This blog was written by Veronica Wignall, Assistant Editor on the BMC-Series
Quantifying the benefit of social distancing in a disease epidemic can be difficult, due to the unpredictable nature of individual behavioural responses. However, research at the University of California has demonstrated an innovative solution, using home television viewing as a proxy for behaviour.
Social distancing is a common non-pharmaceutical intervention (NPI) in the event of an epidemic: closing institutions, businesses and events can help to reduce inter-personal contact and disease transmission rates, albeit with an inevitable economic cost.
Modelling the costs and benefits of social distancing is important, since previous epidemiological research has suggested that while a highly cautious approach can suppress an epidemic, social distancing can be less effective than no control strategy if poorly implemented.
Epidemiological models include the interacting components of contact and average transmission rate, but subtleties in individual behaviour are often not taken into account. This limits estimations as such behavioural nuances have their own influence on the spread of disease.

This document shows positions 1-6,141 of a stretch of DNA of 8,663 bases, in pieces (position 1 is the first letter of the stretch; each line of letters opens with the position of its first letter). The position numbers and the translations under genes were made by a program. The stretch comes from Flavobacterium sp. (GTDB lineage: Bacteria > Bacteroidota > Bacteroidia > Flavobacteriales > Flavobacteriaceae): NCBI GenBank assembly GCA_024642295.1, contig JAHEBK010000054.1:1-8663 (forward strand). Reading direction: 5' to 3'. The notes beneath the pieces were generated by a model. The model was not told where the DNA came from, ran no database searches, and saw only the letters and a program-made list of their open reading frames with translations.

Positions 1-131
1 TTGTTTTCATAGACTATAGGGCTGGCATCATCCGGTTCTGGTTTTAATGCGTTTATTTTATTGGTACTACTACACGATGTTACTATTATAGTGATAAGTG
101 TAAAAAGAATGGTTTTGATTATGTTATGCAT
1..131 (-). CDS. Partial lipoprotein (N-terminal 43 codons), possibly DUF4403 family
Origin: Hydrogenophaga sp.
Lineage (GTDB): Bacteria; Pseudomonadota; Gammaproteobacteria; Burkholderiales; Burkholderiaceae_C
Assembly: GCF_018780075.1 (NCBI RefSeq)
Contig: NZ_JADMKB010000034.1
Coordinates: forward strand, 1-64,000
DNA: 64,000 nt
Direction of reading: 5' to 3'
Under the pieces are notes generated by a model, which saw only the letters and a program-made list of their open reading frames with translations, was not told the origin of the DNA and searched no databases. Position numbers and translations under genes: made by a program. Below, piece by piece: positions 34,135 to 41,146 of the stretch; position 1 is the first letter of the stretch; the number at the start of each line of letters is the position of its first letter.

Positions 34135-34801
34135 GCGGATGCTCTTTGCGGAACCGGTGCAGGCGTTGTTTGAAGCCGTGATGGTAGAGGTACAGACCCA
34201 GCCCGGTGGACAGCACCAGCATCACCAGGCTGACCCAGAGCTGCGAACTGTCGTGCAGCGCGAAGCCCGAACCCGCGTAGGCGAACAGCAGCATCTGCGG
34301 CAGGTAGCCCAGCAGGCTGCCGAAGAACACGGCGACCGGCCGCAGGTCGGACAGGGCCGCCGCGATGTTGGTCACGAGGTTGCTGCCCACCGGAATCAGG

A holistic approach
An ingenious new study led by Asst. Prof Michael Springborn at the UCLA has incorporated personal behavioural responses into existing social distancing models. The study used home television viewing data to provide an empirical analysis of the 2009 A/H1N1 influenza epidemic in Mexico. Although an ‘imperfect’ variable, TV viewing data is consistently and widely available.
Springborn’s inclusion of daily changes in behaviour (via TV viewing) produced a flexible, holistic epidemiological model with improved predictive accuracy. The swine flu outbreak that hit Mexico City in April 2009 could have been worse, but spread of the virus was reduced by people’s behavioral response of distancing themselves from each other.
Couch potatoes: who and when?According to the viewing data, the social distancing response was stronger in wealthier subgroups, and among children, but this result should be interpreted with caution. The data was also used to explore temporal change, showing attenuation in the response over time, which suggested a return to normal behaviour.
Accurate empirical analyses of NPIs are vital for future strategy design to minimize the costs of disease epidemics. A comprehensive understanding of individual behaviour in the broader context of social distancing responses, using flexible variables as in this study, will contribute to the design of schemes aimed to reduce transmission rates and suppress epidemics such as influenza.